Is there a better word in the English language than “monetize”?1 When you have a thing, and you would rather have money than that thing, you have about two choices, which are:
- sell the thing, or
- monetize the thing.
Qatar has cashed in its remaining warrants in Britain’s Barclays Plc, a move that should yield a $280 million profit and still leaves the sovereign wealth fund as the bank’s top shareholder following a controversial fundraising in 2008.
Deutsche Bank AG and Goldman Sachs Group Inc said they would sell up to 303.3 million shares – worth 740 million pounds – to comply with Qatar’s request. They sold shares at 244 pence apiece, a 4 percent discount to Friday’s closing share price, but did not confirm whether all the shares had been sold.
Qatar Holding said in a separate statement late on Sunday it had monetized its remaining holding of 379 million units of Barclays warrants – instruments that convert into shares – without affecting its 6.65 percent stake.
The warrants have not yet been converted, but can do so at 198 pence per share in the next year, which would reap a 180 million pound profit at current prices.
- Qatar has 379mm warrants that it can convert into 379mm shares on or before October 31, 2013.2
- It hasn’t converted them.
- Nor did it sell them in this offering.
- It also has 800-odd million Barclays ordinary shares, but it didn’t sell them in this offering either.
- Instead it sold shares that it didn’t have.
It being England – and Barclays – the disclosure here is a little scanty and no one at the underwriters seems to want to call me back, but you can piece together what is happening here. There are two related options. One is static: Qatar sold 303 million shares for 244 pence a piece, for a total of £740 million, which happens to be right around enough (at present value) to pay the strike price on all 379 million warrants (which is actually £750 million on the nose, so Qatar would need to earn a high-ish 1.4% over the next year to pay the full strike). I suppose they could just put the money in a box, wait a year, and use it to pay the warrant strike price and get 379 million shares. 303 million of those go back to wherever they borrowed the short-selling shares from,3 and the anything they can get on the remaining 76 million shares – even a penny a share – is further profit. Though of course they have to sell them, which is awkward because everyone’s all “wait didn’t you get rid of these warrants last year?” and they’re all “no, we monetized them, totally different.” Of course if the stock is down to a penny a share then their right move is to not exercise the warrants and buy in the shorts at a penny a share. But either way they’re okay; they’ve cashed out their £740 million and no one can take it away from them. This is not economically optimal, but it’s relatively easy and, if you got your warrants for free in a transaction now being investigated for fraud, you might be okay with it.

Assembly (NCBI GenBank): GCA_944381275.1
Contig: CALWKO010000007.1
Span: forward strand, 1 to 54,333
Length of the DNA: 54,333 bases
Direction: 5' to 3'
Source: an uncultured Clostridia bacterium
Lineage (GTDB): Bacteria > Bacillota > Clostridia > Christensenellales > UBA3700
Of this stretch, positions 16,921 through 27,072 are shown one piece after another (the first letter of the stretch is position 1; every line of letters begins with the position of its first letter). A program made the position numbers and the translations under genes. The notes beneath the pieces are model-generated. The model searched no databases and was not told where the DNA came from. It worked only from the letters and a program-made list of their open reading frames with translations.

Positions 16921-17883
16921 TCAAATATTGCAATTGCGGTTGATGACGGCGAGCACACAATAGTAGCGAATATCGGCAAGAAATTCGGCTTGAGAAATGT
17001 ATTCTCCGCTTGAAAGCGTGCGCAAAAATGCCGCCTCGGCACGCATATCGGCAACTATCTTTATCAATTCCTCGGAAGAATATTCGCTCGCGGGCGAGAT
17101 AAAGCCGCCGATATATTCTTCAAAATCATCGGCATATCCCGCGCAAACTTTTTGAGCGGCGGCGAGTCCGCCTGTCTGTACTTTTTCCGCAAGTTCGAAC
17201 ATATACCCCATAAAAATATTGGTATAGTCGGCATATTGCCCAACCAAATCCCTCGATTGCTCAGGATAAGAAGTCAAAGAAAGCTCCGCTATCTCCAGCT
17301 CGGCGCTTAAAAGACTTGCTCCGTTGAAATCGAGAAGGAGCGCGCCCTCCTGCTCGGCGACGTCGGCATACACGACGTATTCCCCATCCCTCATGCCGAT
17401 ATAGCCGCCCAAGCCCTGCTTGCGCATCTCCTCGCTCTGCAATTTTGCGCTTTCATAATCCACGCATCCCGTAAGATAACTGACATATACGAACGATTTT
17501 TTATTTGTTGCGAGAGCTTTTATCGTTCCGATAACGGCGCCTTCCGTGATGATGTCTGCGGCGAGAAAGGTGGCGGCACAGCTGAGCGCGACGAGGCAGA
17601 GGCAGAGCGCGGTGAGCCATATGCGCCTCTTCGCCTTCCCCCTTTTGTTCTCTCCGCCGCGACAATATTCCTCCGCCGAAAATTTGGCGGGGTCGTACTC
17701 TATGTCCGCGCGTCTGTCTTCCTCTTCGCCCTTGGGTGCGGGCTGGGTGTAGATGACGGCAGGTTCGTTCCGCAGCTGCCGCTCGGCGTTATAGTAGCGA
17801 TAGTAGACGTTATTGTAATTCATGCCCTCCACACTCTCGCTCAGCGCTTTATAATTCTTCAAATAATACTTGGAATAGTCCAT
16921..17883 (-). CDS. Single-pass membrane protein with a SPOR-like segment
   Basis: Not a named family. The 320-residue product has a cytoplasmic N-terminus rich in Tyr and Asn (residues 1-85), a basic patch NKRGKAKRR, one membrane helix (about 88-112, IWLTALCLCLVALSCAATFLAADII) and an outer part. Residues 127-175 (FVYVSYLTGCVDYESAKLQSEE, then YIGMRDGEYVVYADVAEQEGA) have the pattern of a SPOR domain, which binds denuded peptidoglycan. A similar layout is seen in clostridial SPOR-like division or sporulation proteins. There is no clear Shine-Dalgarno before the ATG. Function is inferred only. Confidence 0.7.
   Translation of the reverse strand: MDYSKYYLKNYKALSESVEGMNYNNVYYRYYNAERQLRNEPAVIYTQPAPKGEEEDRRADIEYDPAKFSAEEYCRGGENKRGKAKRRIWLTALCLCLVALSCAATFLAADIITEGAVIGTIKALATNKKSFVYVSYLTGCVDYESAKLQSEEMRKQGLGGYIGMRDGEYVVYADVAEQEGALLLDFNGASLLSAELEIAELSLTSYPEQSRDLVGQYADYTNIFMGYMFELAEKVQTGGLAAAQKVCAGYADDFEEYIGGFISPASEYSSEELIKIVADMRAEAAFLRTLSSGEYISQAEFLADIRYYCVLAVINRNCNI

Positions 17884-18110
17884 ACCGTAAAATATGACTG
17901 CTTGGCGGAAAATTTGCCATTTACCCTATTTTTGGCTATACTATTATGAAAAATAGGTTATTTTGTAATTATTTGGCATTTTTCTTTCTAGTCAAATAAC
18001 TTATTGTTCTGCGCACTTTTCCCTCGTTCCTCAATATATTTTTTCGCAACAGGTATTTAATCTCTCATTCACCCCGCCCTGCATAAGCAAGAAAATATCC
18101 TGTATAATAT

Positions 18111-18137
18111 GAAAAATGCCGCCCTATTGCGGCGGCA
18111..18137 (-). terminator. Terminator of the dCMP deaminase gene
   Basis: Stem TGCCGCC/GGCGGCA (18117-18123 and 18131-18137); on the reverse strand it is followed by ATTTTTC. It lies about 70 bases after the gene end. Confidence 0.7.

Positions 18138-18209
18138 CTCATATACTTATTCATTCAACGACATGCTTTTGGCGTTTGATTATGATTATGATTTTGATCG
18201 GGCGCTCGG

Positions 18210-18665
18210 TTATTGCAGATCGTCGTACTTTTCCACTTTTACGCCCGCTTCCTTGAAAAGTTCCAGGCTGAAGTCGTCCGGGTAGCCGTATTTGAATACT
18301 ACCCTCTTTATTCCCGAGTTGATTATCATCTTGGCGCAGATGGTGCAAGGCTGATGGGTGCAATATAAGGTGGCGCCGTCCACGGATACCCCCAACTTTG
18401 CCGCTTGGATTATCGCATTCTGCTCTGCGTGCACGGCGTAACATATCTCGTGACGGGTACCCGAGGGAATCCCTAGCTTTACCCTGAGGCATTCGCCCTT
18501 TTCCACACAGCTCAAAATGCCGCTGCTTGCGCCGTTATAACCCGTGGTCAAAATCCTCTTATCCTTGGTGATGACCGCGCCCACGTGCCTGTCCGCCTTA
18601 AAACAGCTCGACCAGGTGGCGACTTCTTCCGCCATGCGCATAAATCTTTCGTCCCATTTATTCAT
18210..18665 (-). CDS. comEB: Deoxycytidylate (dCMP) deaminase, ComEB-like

Alternatively Qatar could be dynamically hedging. The 303 million shares is 80% of the total shares underlying the warrants, versus a theoretical delta – according to Bloomberg – of 74%, which I guess is close enough.4 And now they can dynamically hedge until maturity, which should – theoretically! – protect them from any price risk on Barclays shares. If the stock stays in the well-above-200-pence area, they’ll keep selling over time until, in October 2013, they’ll have sold the full 379 million shares short and they’ll exercise the warrants, get those shares, and deliver them to their share lenders to close out their short. In which case this would not be quite 100% right:
The sale “does remove the last bit of overhang from the 2008 recapitalization,” Sandy Chen, an analyst at Cenkos Securities in London who recommends selling the shares, wrote in a note to clients today.
On the other hand, if the stock drops between now and then, their delta will go down and they’ll have to buy in some of the shares they’ve shorted, which I guess will do a little to prop up the stock.
When I say “they,” incidentally, I don’t need to mean Qatar Holdings: it could be them, or their bookrunners at Deutsche Bank or Goldman, or various combinations and intermediates. DB and GS are basically in the business of dynamically hedging options and Qatar Holdings basically are not, so it would make sense for them to be doing the actual buying and selling. There are various ways to get there: Qatar could have kept the warrants and entered into an offsetting option contract with GS and DB in which GS and DB, rather than Barclays, are selling the shares short. Among other things this might help with the FSA short sale disclosure regime since GS and DB are market makers.
Or I guess Qatar could have just actually sold their warrants to Deutsche Bank and Goldman, who are hedging and monetizing them themselves. That would make sense too. But then they’d have just said that – “we sold our warrants” – rather than the more delightful and inscrutable “monetization.”
Qatar cashes in Barclays warrants, shares drop [Reuters]
Qatar Disposes of Barclays Warrants, Holding 6.7% Stake Steady [Bloomberg]
Qatar Holding Monetises Barclays Warrants [Qatar Holding]
1. I mean, “monetise”? The text will pretend we’re in America, sorry.
3. I’ll just throw out there that if the answer was, somehow, “themselves” – i.e. they borrowed from their own pool of 800mm ordinary shares that they hold long – I would not be, y’know, blown away with surprise, though that would be a rather advanced move.
4. From Bloomberg: